This weekend is usually reserved for taking my oldest daughter hunting. However, she decided to go to a birthday party for a friend instead. I wasn’t sure if I should be happy for another solo hunt with my bow, or if I should be sad that I wouldn’t get the pleasure of watching her hunt. Turns out that I experienced both feelings. The ability to go to any location on the property without having to account for another individual is freeing and easy. The time alone to meditate and take in God’s creation is hard to beat. On the other hand, I sure did miss the bonding time I usually have with my eldest. We don’t get to do many things with just the two of us, and this is our thing together. With almost every deer I saw, I caught myself thinking, “Mackenzie could shoot this deer if she were here.”
The other thing about being alone that is tough are the nights. When the wind isn’t blowing, the stillness of the night can be deafening. The silence was so loud that I had a hard time going to sleep. Thankfully around 9:30 the wind picked, or I might still be awake. Those were the times that I think I missed her the most. I believe it’s a good thing to have alone time and quiet time, but human beings were made to be social creatures for a reason. Companionship while hunting is just as important as alone time in the woods. Either way, thanks to a birthday party, this trip was going to be another solo one.
Last weekend, if you read, I had a tree get the best of me. I didn’t appreciate being stuck in that tree and I was determined to conquer it this time. So for my first hunt of the trip I returned to the tree that whipped me last weekend. I strapped my stand to it and began my climb to a suitable position to hunt from. A little more than half way up the tree, my stand got snagged. I couldn’t believe it. No way was I going to let this happen to me again. Instead of trying to bump my bottom piece off of the snag, like last time, I worked my way around to the back of the tree. I was able to get around the snag and continue my climb without any issue. Lesson learned.
With the first objective of the trip seemingly out of the way, it was time to tackle another issue from the week before. I needed to successfully harvest some meat. Last weekend I wounded one deer and completely whiffed on another. I returned home feeling pretty defeated and thinking that maybe I’ve lost my touch with shooting a bow. Fortunately, when I got back home I set up my target and found that my bow was shooting eight inches low at twenty yards. It was a relief to know that my equipment failed and not my ability to shoot straight. After discussing my problem with the archery coach at WCU, we both decided a new string and new sight should fix the issue.
With a new string, a new sight, and feeling confident, I just needed one more thing…a deer to come within range. Thankfully, I didn’t have to wait long. The rustling of leaves perked me up less than an hour into my hunt. Soon, I could make out the silhouette of a deer entering the plot. It carefully stepped into the food plot, looking all around before it began to feed. My heart was pounding as I grabbed my bow. Upon further inspection, there was one problem. This deer had tiny little horns on its head. I watched the spike feed in the plot for over twenty minutes, well within bow range the entire time. It was painful to be so jacked up and ready to shoot something to have a deer that wasn’t legal teasing me. Finally, the spike jerked his head up and looked down the plot. He was transfixed on something approaching.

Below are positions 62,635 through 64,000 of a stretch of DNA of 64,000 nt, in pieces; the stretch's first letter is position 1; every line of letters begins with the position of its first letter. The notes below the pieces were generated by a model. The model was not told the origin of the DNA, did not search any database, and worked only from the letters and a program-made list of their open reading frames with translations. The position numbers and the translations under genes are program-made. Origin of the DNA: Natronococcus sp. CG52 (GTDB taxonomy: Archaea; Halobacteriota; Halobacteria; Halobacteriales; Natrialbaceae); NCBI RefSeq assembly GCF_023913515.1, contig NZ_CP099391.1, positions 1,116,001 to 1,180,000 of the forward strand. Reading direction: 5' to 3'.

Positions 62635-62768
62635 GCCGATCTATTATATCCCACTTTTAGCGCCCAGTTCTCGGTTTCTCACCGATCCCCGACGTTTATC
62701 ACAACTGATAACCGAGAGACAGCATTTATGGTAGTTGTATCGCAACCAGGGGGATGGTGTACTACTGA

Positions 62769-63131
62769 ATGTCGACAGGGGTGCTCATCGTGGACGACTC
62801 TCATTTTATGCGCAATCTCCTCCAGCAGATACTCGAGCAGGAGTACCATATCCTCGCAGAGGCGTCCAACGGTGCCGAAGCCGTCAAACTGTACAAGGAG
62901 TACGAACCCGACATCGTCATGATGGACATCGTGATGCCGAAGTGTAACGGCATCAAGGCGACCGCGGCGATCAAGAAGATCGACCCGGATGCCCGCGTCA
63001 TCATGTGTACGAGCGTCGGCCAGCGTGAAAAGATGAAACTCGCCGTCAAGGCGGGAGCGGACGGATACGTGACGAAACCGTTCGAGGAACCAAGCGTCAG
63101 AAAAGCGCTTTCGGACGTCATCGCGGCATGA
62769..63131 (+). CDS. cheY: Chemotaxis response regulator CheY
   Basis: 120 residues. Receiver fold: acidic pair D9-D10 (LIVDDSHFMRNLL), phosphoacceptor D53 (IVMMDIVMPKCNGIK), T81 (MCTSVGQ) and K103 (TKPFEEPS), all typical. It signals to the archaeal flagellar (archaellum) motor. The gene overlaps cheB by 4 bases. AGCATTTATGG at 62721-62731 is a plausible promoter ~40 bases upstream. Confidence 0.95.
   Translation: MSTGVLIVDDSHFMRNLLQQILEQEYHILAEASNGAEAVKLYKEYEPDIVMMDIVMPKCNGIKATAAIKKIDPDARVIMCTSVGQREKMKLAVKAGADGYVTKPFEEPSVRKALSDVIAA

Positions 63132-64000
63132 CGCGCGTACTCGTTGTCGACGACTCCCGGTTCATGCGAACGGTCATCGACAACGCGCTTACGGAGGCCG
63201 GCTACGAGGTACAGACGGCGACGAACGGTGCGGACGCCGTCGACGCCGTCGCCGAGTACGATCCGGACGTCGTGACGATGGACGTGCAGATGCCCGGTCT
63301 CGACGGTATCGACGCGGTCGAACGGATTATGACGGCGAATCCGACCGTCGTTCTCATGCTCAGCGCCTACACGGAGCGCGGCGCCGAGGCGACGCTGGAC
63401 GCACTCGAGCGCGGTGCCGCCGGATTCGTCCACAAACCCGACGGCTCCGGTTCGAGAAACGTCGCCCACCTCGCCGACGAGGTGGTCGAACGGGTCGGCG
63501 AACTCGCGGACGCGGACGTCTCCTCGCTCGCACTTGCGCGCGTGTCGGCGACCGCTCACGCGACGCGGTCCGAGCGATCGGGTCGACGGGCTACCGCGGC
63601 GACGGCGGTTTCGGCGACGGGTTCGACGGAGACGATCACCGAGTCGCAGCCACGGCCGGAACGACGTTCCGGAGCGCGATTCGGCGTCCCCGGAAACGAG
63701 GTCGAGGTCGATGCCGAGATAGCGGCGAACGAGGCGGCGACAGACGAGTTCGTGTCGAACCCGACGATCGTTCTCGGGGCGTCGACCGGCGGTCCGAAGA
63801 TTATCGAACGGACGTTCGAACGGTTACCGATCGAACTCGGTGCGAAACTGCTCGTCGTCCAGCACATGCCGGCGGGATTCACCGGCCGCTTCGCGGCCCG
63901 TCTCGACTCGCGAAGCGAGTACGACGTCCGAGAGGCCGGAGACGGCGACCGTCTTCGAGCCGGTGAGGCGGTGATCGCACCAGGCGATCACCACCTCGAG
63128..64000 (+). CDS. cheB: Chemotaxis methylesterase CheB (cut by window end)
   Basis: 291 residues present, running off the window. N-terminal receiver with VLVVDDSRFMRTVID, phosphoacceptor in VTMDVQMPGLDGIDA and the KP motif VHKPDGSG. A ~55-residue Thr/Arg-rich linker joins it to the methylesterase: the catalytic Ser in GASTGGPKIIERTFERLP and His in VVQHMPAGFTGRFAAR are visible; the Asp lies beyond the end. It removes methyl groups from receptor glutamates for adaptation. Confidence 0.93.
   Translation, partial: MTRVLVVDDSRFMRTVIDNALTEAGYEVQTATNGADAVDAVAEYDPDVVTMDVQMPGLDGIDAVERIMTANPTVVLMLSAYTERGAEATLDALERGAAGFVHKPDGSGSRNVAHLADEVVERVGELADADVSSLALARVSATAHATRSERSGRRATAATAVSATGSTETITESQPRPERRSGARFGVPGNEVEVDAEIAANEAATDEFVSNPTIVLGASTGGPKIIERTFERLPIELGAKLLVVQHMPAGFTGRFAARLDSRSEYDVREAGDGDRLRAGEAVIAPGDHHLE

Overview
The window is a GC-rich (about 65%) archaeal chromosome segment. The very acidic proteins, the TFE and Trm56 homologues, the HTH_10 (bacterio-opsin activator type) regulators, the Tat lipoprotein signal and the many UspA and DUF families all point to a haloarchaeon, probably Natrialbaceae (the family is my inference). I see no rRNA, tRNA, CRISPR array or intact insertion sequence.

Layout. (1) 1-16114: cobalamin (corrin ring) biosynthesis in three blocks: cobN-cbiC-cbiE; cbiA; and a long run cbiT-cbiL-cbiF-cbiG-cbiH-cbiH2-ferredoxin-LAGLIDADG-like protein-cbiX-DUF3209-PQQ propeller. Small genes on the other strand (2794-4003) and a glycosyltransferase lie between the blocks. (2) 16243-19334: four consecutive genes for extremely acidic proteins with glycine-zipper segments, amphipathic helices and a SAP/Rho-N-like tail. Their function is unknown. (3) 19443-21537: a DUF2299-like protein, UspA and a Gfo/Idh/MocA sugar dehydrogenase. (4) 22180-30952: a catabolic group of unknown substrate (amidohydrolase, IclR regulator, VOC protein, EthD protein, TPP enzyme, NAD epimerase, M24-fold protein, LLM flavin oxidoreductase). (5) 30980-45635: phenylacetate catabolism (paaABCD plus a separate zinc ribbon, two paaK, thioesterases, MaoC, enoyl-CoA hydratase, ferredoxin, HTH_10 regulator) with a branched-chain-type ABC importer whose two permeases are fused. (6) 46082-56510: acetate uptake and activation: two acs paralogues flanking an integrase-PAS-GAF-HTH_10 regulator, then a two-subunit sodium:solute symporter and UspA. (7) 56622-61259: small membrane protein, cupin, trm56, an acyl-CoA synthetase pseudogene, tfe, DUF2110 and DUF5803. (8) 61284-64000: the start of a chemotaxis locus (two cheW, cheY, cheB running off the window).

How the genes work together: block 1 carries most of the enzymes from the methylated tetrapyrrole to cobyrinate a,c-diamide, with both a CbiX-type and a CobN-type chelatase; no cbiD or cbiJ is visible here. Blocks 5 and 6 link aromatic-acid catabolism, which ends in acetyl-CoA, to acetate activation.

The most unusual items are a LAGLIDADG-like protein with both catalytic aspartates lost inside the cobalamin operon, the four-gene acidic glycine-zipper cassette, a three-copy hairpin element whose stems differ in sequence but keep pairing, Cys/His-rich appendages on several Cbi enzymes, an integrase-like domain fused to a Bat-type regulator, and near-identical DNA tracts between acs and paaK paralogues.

I turned and looked in the direction the spike was looking. A mature doe was making her way down the plot and was almost to my shooting lane. I hurriedly grabbed my bow and stood up. I’d already ranged different sections of my shooting lane so I didn’t have to worry about doing that on the fly. She stepped into the lane at 30 yards and stopped. I drew back, took a breath, and let my arrow fly. The sound the arrow made upon contact was just the sound that I’d been waiting for. The deer kicked and hopped into a thicket just out of the food plot. She stood still, like she didn’t know what happened, then took a couple of steps and disappeared. I wasn’t sure whether she went down right there or disappeared into the woods. I grabbed my binoculars and quickly saw my arrow lying on the ground. From what I could tell, it was soaked in blood. It was still early, but I felt very confident in the shot, so I climbed on down. There was a blood trail that Ray Charles could have followed. The deer didn’t go thirty yards from where I shot her. This was the clean, quick kill that I’d hoped for. I loaded up the deer and made it back to camp long before the sun went down.
I finished cleaning the deer, cleaned myself up, and laid down for the night. I was grateful for the meat, grateful for another opportunity after last weekend’s mishaps, and grateful for being able to spend time in the woods. It was a nearly perfect afternoon. The only thing that could have made it better…if Mackenzie had been there and killed it, instead of me.